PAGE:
These firms have mushroomed in size recently and target homeowners who need to sell up fast, offering them quick cash in return for their home.
But sellers are now being warned that, although it may be tempting to offload your home in a matter of days, especially in a slow property market, quicksale firms offer such a low proportion of the real value of a home that you are effectively missing out on thousands of pounds – or even tens of thousands.
Why choose a quicksale firm?
Any seller that has experienced the frustration of a slow property market knows how appealing the prospect of getting the sale done and dusted in a matter of days is.
Quicksale firms will give you a quote for your home usually within the day, and they can have the whole process completed in less than a week – with the cash in your bank account.
You don't need to repaint, declutter, and tidy up. You don't have to pay expensive estate agent fees, and you don't have to spend time worrying that nobody wants to make an offer on your home.
Buying and selling property is often cited as one of the most stressful experiences we can go through, and it can take months.
According to research from property website home.co.uk the time taken to sell a house has risen by over 50% in the last five years, from an average of 75 days in 2007, to 154 days today.
The type of house you are selling will also affect the time it takes you to flog it. A detached house currently takes on average 178 days to sell compared with 141 days for a terraced house.
And, of course, it depends whereabouts you live in the country. Homes in Newcastle take a lengthy 265 days to sell, compared with just 129 days in Brighton.
So it's little wonder more of us are opting to let a quicksale firm buy our home in a jiffy.
Who do they suit?
Quicksale firms target those vendors who not only want to sell quickly (don't we all?), but in many cases need to achieve a quick sale.
These are primarily those with money worries, including homeowners who are facing repossession. If you have decent equity in your property, a swift and easy way out of serious financial problems is to sell up, pay off the mortgage and the arrears, and wipe the slate clean.
Other prime targets for quicksale firms are divorcees, who want a quick settlement and to move on with their lives, rather than a drawn out sales process that may involve them having to carry on living together.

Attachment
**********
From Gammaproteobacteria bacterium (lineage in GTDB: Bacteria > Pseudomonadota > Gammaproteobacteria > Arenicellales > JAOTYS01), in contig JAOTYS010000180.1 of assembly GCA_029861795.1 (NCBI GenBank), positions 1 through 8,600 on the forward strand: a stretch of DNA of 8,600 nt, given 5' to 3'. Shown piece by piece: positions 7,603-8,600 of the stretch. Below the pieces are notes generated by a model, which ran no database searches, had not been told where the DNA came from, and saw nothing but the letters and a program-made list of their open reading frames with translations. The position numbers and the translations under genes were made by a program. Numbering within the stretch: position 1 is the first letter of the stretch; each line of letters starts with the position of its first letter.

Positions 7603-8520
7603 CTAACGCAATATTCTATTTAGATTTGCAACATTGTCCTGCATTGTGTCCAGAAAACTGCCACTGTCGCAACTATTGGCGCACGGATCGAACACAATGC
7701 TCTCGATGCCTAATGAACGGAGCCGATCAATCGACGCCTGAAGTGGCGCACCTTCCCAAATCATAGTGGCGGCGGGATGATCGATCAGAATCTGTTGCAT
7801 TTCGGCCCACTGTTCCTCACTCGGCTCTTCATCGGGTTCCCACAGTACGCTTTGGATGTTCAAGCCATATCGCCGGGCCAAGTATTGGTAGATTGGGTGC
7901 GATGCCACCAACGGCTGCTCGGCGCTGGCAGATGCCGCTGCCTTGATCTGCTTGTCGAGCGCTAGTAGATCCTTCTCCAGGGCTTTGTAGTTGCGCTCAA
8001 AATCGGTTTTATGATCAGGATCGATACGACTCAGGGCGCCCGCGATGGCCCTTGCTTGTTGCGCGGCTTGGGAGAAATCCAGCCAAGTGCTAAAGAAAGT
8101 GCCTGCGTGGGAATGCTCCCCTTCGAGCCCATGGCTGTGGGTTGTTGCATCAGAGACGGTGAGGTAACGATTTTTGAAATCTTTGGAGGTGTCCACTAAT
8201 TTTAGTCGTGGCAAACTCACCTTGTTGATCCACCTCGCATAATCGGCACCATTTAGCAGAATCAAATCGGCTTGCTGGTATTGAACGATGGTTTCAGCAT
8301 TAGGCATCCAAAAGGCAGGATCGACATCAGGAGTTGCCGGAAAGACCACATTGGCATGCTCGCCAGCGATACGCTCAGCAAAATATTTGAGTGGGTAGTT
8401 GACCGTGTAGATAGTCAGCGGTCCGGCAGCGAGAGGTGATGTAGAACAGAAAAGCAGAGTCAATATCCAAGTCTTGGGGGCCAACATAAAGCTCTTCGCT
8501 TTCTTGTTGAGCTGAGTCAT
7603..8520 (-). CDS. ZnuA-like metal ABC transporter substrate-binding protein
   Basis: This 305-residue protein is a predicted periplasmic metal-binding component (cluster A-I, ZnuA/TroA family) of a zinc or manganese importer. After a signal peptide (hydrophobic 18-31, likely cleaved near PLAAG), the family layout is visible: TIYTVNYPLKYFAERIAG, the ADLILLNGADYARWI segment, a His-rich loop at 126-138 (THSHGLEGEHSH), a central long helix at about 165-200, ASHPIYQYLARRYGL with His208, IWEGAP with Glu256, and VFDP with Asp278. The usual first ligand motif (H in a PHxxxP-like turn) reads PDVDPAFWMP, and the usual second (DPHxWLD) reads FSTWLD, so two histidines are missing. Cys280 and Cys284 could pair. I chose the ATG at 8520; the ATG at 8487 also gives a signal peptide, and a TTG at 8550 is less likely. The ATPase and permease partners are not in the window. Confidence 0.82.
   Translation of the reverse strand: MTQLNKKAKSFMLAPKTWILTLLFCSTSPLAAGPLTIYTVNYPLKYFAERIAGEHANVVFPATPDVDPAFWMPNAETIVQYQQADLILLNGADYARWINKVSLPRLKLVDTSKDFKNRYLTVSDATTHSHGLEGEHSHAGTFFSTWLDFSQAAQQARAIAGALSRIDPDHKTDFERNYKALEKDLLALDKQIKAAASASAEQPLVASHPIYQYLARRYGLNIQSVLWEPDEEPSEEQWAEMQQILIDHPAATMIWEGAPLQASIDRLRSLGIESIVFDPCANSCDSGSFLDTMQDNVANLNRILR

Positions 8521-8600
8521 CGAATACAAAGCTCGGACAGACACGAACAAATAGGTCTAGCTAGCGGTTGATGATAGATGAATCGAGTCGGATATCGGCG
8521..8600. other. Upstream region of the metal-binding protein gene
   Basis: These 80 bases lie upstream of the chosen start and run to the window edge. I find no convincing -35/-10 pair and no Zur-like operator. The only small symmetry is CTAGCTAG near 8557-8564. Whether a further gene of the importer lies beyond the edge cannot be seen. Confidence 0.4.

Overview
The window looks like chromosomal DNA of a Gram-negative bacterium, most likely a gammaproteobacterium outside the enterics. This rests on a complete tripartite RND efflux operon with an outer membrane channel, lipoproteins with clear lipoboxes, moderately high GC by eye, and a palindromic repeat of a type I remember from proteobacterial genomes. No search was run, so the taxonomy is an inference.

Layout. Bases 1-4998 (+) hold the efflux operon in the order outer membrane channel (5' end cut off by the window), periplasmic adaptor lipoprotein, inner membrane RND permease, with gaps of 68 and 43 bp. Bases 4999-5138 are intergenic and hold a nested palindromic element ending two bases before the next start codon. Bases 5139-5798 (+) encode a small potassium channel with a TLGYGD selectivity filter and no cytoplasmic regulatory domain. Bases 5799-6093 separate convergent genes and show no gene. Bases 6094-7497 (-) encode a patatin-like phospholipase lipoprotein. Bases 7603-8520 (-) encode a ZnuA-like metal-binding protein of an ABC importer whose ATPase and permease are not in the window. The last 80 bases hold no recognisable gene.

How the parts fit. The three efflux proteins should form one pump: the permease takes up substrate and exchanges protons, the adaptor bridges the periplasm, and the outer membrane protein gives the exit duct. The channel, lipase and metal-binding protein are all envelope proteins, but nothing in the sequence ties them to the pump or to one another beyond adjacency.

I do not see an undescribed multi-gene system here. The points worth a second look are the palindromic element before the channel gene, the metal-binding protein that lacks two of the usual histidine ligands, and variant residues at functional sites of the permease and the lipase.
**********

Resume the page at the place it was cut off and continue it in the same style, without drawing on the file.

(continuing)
Bereaved families selling a home that has been left to them also often turn to quicksale providers, as well as those who are in a property chain that is at risk of falling through.
But while these are the main targets of quicksale firms, they are increasingly being used by sellers who simply want to offload their property quickly without facing today's challenging property market.
Quicksale firms clearly offer a tempting service to, often vulnerable, sellers who need to flog their home quickly, but they may not be the best option for those who need to maximise the return on their home.
Indeed, Confused.com is urging vendors to beware quicksale companies, claiming that they offer up to 25% less than a property's real market value, which could amount to tens of thousands of pounds of an achievable sale price.
In undercover research, Confused.com found that one house valued at £266,000 was offered to be bought for just £199,500 by a quicksale company, meaning the seller would have missed out on a whopping £66,500.
Mhairi Duffin, head of mortgages at Confused.com, says "Taking this drastic method of selling your property may offer a speedy way of releasing some much needed cash, but there are some serious implications to be made aware of."
"You could be losing thousands of pounds off the market value of your property!"
It is worth checking out other avenues before rushing to a quicksale firm, and a traditional estate agent is one such alternative option.
Tim Gray, spokesperson for Paramount Properties, an estate agent in London's West Hampstead believes you don't need to resort to a quicksale firm to sell quickly.
"Traditional agents can identify suitable buyers and know who is in a position to act quickly; they can offer you more than one option of buyer, leading to competition for the property and an increased price," he says.
"Running our open day service I know that it is achievable to get 25+ viewings in one morning alone, and 80% of properties receive an acceptable offer on the day. On average we achieve offers at 98-100% of asking prices within three days of the open day, a much better price than what a quicksale firm will offer."
Of course you could also put your property up for auction if you have to move quickly. And if you are considering selling because of mortgage arrears, make sure you explore all possibilities with your mortgage lender first. They will usually work with you to help you get back on track.
Duffin says: "Contact your mortgage lender to work out a plan of action that can help you get back on track and avoid repossession, rather than irrationally selling your home and losing one of your most important worldly assets."